Do you ignore safe drinking limits and consume far more alcohol than official health advice recommends? If so, it seems that while your bingeing will horrify doctors, it will also – for men at least – halve your risk of contracting coronary heart disease.
Until now, studies have pinpointed moderate drinking as being beneficial to heart health. But research reported today in the journal Heart found that men who consume large or very large amounts of alcohol are least at risk of developing the condition, which kills more than 90,000 Britons a year.
Men who drink regularly, even in small quantities, are more than 30% less likely to suffer from heart disease, it found. But those who drink the most cut their risk by the most. Those classed as high consumers of alcohol, between 30 and 90 grams per day, had 54% less chance of getting the disease, while those deemed to have a very high intake, of more than 90 grams or at least eight glasses of wine a day, were 50% less likely.
Alcohol is thought to enhance heart health by keeping cholesterol levels down and so stopping arteries from clogging up.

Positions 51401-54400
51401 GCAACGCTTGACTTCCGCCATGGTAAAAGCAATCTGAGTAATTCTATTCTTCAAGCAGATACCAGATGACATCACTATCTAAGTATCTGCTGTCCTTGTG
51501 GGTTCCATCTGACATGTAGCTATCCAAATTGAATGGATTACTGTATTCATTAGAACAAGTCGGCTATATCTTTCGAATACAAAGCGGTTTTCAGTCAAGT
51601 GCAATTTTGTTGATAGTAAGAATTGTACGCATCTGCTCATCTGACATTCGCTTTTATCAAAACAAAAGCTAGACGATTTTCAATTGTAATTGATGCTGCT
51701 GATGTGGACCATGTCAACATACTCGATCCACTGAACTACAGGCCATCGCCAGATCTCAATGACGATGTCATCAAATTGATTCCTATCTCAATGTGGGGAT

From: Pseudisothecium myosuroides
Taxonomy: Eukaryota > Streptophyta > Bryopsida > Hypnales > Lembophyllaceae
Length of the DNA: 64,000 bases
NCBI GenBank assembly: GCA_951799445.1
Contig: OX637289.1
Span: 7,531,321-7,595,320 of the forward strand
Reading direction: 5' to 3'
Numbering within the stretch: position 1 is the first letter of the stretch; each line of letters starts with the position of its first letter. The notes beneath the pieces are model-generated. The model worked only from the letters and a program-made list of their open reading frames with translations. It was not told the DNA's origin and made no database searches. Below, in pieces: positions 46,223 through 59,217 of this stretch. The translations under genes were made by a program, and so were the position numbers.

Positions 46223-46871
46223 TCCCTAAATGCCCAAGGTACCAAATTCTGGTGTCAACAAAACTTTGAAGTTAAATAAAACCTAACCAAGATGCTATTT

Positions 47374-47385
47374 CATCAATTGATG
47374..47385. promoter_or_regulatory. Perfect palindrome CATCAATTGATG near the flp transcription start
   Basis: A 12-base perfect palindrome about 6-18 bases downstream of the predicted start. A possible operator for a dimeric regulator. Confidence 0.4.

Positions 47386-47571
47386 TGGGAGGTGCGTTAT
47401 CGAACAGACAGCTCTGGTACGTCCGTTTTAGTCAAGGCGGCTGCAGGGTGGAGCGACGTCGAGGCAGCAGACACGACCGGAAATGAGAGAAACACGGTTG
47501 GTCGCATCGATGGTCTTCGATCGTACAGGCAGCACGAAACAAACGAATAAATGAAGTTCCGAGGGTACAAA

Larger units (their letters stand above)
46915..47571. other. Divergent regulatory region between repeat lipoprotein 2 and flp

But, actually, doctors don't have a fucking clue but will, nonetheless, keep pulling pointless theories out of their arseholes as long as they can keep getting the funding.
The research is based on the experience of 15,500 men and 26,000 women aged 26-69 in Spain, which has one of the world's highest intakes of alcohol per head and one of the lowest death rates from chronic heart disease. Women enjoyed some protective benefit, but it was not statistically significant .
Controversy surrounds the link between alcohol and heart disease, and opinion is divided about the findings. Heart's editor, Prof Adam Timmis of the London Chest Hospital, said the study was significant because of the unusually large number of participants.
Robert Sutton, professor of surgery at Liverpool University, said the study was flawed, underpowered intellectually and gave "a highly biased view of the effects of alcohol".
Or, to put it another way, we should ignore the data collected from 41,500 people and, instead, listen to the opinion of just one man—that man being an unknown surgeon who has not undertaken a study of 41,500 people's drinking habits.